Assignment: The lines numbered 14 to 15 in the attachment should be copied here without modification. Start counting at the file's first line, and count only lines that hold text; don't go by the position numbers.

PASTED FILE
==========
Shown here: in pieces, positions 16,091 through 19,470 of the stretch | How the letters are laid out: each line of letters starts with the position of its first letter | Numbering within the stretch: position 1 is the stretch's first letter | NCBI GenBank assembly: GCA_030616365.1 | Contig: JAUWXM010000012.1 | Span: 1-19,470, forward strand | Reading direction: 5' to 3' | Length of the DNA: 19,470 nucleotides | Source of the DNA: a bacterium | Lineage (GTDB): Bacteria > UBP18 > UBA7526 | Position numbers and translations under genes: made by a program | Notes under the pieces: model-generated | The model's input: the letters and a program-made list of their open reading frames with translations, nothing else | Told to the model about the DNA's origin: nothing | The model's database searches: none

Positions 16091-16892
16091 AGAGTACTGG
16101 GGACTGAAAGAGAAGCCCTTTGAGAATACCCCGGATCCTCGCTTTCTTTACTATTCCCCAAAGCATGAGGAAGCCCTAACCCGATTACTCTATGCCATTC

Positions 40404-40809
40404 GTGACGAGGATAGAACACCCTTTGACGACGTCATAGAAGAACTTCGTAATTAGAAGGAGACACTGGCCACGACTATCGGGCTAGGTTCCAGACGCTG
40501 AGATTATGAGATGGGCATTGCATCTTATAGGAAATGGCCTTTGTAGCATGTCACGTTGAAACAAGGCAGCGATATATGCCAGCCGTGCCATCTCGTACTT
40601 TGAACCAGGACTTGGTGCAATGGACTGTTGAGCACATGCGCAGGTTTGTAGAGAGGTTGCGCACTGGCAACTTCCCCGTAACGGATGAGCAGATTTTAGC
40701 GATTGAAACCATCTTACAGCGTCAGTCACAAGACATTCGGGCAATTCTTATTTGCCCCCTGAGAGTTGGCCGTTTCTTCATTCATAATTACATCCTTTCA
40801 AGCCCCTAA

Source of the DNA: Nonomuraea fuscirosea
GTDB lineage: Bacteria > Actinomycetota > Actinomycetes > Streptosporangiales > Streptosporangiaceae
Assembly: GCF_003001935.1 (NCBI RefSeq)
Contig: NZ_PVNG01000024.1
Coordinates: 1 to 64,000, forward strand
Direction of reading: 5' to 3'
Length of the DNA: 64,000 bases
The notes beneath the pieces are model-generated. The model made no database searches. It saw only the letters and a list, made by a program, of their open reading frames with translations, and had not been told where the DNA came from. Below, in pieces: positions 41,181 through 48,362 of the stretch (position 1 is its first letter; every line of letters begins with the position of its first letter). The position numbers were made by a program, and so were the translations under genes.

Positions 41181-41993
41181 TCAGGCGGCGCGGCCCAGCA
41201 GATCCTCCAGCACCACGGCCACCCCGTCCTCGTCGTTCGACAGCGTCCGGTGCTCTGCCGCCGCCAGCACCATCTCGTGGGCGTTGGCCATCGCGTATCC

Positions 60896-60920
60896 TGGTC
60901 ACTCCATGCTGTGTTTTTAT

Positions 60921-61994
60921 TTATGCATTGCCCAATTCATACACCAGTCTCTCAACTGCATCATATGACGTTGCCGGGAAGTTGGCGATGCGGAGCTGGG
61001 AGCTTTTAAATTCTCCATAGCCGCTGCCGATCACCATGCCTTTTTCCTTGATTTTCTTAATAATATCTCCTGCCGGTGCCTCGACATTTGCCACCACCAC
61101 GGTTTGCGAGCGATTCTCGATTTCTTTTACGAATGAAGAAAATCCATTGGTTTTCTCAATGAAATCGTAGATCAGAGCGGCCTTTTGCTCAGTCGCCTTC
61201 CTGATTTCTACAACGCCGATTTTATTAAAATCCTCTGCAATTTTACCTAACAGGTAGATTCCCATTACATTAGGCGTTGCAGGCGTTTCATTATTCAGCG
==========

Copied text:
Contig: NZ_PVNG01000024.1
Coordinates: 1 to 64,000, forward strand